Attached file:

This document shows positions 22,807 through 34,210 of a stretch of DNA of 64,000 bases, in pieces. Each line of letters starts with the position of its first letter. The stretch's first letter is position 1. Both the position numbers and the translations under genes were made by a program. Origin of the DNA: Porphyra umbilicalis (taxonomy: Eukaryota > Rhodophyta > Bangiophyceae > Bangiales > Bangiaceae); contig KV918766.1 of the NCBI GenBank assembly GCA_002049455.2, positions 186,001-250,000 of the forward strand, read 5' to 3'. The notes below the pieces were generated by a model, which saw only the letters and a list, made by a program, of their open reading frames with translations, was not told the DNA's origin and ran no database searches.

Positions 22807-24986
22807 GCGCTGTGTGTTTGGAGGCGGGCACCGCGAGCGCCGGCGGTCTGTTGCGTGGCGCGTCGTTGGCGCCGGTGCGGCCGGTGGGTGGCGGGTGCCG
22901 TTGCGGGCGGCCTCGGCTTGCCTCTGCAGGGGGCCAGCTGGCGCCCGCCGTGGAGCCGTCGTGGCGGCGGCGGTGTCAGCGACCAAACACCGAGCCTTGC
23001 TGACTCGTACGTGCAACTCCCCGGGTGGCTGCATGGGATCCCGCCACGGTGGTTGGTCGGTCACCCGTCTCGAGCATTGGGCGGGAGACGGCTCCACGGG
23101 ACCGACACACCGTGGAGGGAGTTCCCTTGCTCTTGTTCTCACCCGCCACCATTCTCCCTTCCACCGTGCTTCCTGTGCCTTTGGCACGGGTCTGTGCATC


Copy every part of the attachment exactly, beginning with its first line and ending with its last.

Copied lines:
This document shows positions 22,807 through 34,210 of a stretch of DNA of 64,000 bases, in pieces. Each line of letters starts with the position of its first letter. The stretch's first letter is position 1. Both the position numbers and the translations under genes were made by a program. Origin of the DNA: Porphyra umbilicalis (taxonomy: Eukaryota > Rhodophyta > Bangiophyceae > Bangiales > Bangiaceae); contig KV918766.1 of the NCBI GenBank assembly GCA_002049455.2, positions 186,001-250,000 of the forward strand, read 5' to 3'. The notes below the pieces were generated by a model, which saw only the letters and a list, made by a program, of their open reading frames with translations, was not told the DNA's origin and ran no database searches.

Positions 22807-24986
22807 GCGCTGTGTGTTTGGAGGCGGGCACCGCGAGCGCCGGCGGTCTGTTGCGTGGCGCGTCGTTGGCGCCGGTGCGGCCGGTGGGTGGCGGGTGCCG
22901 TTGCGGGCGGCCTCGGCTTGCCTCTGCAGGGGGCCAGCTGGCGCCCGCCGTGGAGCCGTCGTGGCGGCGGCGGTGTCAGCGACCAAACACCGAGCCTTGC
23001 TGACTCGTACGTGCAACTCCCCGGGTGGCTGCATGGGATCCCGCCACGGTGGTTGGTCGGTCACCCGTCTCGAGCATTGGGCGGGAGACGGCTCCACGGG
23101 ACCGACACACCGTGGAGGGAGTTCCCTTGCTCTTGTTCTCACCCGCCACCATTCTCCCTTCCACCGTGCTTCCTGTGCCTTTGGCACGGGTCTGTGCATC